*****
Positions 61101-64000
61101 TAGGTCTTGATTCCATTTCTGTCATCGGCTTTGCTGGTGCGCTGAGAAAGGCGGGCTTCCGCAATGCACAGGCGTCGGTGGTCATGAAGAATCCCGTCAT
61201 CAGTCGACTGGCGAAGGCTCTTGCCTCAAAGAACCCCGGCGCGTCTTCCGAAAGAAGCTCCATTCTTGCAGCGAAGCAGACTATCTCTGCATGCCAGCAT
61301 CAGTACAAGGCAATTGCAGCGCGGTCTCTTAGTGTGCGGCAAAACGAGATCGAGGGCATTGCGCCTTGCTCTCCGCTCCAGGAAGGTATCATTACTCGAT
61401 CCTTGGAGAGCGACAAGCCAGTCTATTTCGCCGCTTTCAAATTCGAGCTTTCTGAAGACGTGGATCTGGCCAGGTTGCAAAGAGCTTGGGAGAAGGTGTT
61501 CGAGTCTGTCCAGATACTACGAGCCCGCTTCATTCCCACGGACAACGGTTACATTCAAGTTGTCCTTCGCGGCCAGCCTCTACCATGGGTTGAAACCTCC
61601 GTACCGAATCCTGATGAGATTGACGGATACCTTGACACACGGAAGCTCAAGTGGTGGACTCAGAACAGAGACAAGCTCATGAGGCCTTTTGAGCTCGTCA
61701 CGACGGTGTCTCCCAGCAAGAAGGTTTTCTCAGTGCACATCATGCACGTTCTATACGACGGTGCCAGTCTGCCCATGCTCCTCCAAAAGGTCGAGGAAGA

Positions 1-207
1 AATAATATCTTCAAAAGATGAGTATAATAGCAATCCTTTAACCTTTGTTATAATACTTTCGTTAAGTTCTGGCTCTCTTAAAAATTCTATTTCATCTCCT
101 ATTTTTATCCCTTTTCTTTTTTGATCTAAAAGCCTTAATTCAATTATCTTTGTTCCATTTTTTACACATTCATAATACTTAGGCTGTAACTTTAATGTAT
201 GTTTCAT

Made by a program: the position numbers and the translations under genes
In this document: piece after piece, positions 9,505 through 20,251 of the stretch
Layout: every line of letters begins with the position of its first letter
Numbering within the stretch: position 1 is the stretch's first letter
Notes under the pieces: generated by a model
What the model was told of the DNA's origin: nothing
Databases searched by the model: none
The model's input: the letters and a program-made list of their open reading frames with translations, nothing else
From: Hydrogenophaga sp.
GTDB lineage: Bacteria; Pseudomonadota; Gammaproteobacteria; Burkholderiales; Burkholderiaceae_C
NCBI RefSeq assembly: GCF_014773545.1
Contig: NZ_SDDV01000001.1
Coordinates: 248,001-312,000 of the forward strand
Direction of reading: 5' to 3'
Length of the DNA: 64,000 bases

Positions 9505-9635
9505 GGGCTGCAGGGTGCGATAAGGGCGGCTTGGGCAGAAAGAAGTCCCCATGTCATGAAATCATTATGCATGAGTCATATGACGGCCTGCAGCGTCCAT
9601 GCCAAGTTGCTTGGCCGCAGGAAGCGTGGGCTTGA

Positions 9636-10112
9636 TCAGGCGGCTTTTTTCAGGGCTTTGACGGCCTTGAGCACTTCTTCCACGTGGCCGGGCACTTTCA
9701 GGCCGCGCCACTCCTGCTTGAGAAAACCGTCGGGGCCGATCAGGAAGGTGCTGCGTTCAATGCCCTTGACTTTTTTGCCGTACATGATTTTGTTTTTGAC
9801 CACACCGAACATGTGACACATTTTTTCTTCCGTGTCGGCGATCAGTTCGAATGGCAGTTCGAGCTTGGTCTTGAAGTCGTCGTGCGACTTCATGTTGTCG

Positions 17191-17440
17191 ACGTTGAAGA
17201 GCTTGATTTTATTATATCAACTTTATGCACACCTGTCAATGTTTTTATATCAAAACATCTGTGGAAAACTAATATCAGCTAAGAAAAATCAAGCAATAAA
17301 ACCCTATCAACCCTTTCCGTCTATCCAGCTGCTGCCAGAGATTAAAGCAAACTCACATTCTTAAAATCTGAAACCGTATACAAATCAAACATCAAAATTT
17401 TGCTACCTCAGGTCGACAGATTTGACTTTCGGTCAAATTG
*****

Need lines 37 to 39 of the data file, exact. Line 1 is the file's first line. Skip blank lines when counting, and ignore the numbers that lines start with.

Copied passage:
17201 GCTTGATTTTATTATATCAACTTTATGCACACCTGTCAATGTTTTTATATCAAAACATCTGTGGAAAACTAATATCAGCTAAGAAAAATCAAGCAATAAA
17301 ACCCTATCAACCCTTTCCGTCTATCCAGCTGCTGCCAGAGATTAAAGCAAACTCACATTCTTAAAATCTGAAACCGTATACAAATCAAACATCAAAATTT
17401 TGCTACCTCAGGTCGACAGATTTGACTTTCGGTCAAATTG